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Old January 22, 2013, 08:12 PM   #42
Evan Thomas
Join Date: July 7, 2008
Location: Upper midwest
Posts: 5,098
Right of women to bear arms?

Originally Posted by TommygunNG
Right to arms: Preservation of a baseline of private arms suitable to an individual's station in life for the militia purpose of defense of home and homeland.
The theory of the "militia rifle" (aka, "Homeland Defense Rifle") is the intersection of Article 1, Section 8, Clauses 15-16 and Amendment 2. The Article allows for "arming" the "militia." Thus, even as an active duty soldier does not have a "right" to carry whatever arm he or she chooses, the "unorganized militia" would be subject to regulation. HOWEVER, the Amendment would preclude such a regulation from effectively DISarming the private individual in militia terms.
"[The "official militia rifle"] would be--subject to mandatory periodic reviews of technology--THE Second Amendment-protected weapon.""
What you're saying here quite specifically is that, in your scheme, the only weapons protected by the Second Amendment would be those to be used for militia purposes; hence, those owned by members of the unorganized militia.

With me so far? I'm just paraphrasing your own statements.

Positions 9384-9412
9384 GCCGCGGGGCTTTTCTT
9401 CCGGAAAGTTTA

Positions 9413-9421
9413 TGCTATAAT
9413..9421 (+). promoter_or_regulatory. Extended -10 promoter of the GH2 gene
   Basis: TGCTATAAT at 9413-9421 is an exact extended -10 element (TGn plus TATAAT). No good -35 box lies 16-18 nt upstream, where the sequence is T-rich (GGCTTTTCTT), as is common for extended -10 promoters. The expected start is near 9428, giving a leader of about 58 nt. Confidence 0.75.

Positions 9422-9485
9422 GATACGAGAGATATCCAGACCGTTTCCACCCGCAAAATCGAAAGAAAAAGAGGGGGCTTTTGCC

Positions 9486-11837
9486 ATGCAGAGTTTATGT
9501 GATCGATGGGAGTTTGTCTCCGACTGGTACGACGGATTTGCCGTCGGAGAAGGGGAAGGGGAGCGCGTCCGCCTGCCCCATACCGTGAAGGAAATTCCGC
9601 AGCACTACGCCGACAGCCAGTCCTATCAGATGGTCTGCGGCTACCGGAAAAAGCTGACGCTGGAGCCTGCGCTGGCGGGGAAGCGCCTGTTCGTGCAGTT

There are two ways this could work:

First, these weapons (the only ones protected by the Second Amendment) would be available only to persons who currently make up the unorganized militia. As women who are not members of the National Guard are excluded from the legal definition of the unorganized militia, along with men aged 45 and over, these two classes would no longer have any rights under the Second Amendment. Their ability to arm themselves would no longer be a right, but a privilege.

Second: the only way around this would be to expand the unorganized militia to include women (old, young, and in between) and older men. But the only modern purpose of the unorganized militia is to define a pool of citizens who may be called up for military service; this is explicit in the statute I quoted above, 10 USC Sec. 311.

Is it really sensible, or practical, to include (for example) your grandparents in this pool? I don't think so, and I don't think those in charge of the military would, either.

So you'd deny the right to bear arms in self-defense to the very people who need it the most: those least able to defend themselves if they are unarmed.

Oh, and just an aside for whatever mental case said I was disarming women, etc.: The purpose is the militia, but the right is to "the people". My ideas in no way disarm women or anyone else (save cuckoo clocks and criminals). Quite the opposite, all can contribute in some way.
This is just waffling. You can't have it both ways. You're proposing specific changes to the laws governing who can own weapons under the Second Amendment, based on "militia purposes." If you want to do that, you need to acknowledge the current laws and their implications, and explain how the changes you want would either mesh with those laws, or alter them.

As I said, it was an expression of philosophy and vision more than a legal analysis.
This is a cop-out, pure and simple. The Constitution is the supreme law of the land, not the supreme philosophy.

[Insert haiku here.]

Last edited by Evan Thomas; January 22, 2013 at 09:01 PM. Reason: added link.
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